Roll of Honor

James P. Reilly

James P. Reilly

  • Firefighter
  • Morris Township Fire Department
  • New Jersey
  • Age: 85
  • Year of Death: 2011

Born in Morris Township, New Jersey, to Bridget and James J. Reilly on June 25, 1926, James P. Reilly was 85 years old at the time of his passing in 2011.

Jim was an active member of the Woodland Hook & Ladder Company #1 in Morris Township, New Jersey for sixty-two years. He qualified as an operator and served as lieutenant, captain, assistant chief and department deputy chief. At the age of 85, he was still running to calls and serving as accountability officer, where he maintained a list of all firefighters on scene and their assignments.

He was a member of the Morris Township Exempt Firemen’s Association, the New Jersey State Fireman’s Exempt Association, and the New Jersey State Fire Chiefs’ Association. In 1971, he was honored with the Schaefer Beer Firefighter of the Year award for heroism and bravery. In 1999, he was honored with a citation from the New Jersey State Firemen’s Association recognizing his dedication and service to the residents of Morris Township, New Jersey.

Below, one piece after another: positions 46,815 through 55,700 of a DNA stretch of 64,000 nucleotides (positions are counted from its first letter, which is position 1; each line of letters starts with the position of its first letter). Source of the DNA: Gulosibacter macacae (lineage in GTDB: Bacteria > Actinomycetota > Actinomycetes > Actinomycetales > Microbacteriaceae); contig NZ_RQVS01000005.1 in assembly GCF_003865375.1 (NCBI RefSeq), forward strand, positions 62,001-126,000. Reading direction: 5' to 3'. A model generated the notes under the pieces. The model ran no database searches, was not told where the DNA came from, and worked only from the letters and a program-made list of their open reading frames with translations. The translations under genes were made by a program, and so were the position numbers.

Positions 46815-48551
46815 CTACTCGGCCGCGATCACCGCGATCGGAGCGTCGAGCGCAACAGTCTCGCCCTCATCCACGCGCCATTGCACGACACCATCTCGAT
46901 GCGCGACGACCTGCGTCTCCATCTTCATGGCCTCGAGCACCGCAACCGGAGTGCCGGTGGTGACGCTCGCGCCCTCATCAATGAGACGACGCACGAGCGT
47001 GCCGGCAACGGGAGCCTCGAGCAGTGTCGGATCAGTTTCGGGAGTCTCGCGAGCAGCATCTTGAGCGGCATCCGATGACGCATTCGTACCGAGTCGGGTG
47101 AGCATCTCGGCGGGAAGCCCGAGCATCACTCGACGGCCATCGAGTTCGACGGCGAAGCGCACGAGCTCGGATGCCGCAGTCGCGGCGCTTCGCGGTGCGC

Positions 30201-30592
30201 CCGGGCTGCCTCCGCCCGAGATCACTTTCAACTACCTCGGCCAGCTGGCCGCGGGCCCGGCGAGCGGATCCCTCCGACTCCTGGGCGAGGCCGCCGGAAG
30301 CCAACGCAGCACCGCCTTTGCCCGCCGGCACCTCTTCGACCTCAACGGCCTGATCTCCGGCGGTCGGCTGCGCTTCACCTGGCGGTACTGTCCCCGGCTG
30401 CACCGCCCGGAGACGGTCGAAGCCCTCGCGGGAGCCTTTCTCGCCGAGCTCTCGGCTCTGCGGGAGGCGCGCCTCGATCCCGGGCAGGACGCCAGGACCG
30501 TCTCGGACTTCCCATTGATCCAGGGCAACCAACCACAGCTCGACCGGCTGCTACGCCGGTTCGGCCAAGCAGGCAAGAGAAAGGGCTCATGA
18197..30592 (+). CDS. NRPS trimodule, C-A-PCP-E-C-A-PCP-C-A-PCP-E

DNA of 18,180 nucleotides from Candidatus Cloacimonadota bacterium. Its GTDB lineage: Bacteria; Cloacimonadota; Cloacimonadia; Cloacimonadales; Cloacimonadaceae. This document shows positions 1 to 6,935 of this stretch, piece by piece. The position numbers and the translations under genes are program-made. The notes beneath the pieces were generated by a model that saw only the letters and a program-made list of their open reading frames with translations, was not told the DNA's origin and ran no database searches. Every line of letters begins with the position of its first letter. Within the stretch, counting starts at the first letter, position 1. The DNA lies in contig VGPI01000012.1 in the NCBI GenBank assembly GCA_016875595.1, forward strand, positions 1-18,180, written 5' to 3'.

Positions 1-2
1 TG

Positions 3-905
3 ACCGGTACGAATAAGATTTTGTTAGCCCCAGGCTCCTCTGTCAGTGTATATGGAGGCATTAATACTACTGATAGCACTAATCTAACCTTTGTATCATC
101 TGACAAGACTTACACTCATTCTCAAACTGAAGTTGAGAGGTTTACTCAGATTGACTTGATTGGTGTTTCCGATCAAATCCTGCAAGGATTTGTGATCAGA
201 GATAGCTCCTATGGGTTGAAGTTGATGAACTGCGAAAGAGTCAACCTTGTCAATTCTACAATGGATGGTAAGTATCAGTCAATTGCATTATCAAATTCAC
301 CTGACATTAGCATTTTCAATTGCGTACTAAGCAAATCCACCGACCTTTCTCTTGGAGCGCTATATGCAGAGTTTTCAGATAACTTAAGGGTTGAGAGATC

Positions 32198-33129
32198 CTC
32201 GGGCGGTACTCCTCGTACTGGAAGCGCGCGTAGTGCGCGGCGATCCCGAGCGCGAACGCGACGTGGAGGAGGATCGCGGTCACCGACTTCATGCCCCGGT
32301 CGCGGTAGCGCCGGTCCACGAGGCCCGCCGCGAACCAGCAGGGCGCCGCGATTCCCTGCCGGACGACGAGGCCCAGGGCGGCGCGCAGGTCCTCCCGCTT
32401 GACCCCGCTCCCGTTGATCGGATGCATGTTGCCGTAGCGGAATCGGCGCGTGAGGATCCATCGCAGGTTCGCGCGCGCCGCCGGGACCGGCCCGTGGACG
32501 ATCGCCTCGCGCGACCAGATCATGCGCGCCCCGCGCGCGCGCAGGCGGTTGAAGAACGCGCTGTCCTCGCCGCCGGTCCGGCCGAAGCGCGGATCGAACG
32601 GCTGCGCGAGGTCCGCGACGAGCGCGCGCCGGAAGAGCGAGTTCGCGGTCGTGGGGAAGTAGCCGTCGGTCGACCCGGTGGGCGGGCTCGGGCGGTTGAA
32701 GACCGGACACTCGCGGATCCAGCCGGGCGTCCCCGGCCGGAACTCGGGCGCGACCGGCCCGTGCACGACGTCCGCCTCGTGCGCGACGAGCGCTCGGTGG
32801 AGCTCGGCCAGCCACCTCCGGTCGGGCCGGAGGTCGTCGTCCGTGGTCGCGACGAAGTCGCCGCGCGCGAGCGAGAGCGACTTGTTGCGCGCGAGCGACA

He was a member of the United Brotherhood of Carpenters Local #620 in Madison, New Jersey, for over thirty years.

He was a devoted and longtime parishioner and usher at St. Thomas More church in Convent Station, New Jersey.

Jim served in the United States Army Air Force as a staff sergeant, crew chief, aircraft mechanic, and top turret gunner. He was qualified to fly on several multi-engine aircraft, but his favorite was the B-17 Flying Fortress. He was part of an alert crew that saw action in Europe and North Africa during World War II. In 2001, he was presented the Morris County, New Jersey Distinguished Service Medal, presented to veterans of World War II, and the New Jersey Distinguished Service Medal in recognition of honorable service and bravery.

Jim was married for 53 years to Elizabeth M. Reilly. They had two children, James J. Reilly and Regina E. Reilly. Jim was quite proud of the heritage and tradition of volunteerism. He was part of four generations serving the Morris Township community along with his son, his father, and his grandfather, all members of Woodland.

Jim was a collector of antique automobiles and had a 1929 Packard and a 1930 Model A Ford. His nickname was “Wheels” because of his car collection and his penchant to drive fast. One evening, after driving the American LaFrance ladder truck to a call, one of his neighbors asked him why he drove the truck the way he did. His response was, “I drive the truck to a fire, the way I hope somebody would drive it if my house were on fire.”

Jim loved being a firefighter and helping others.

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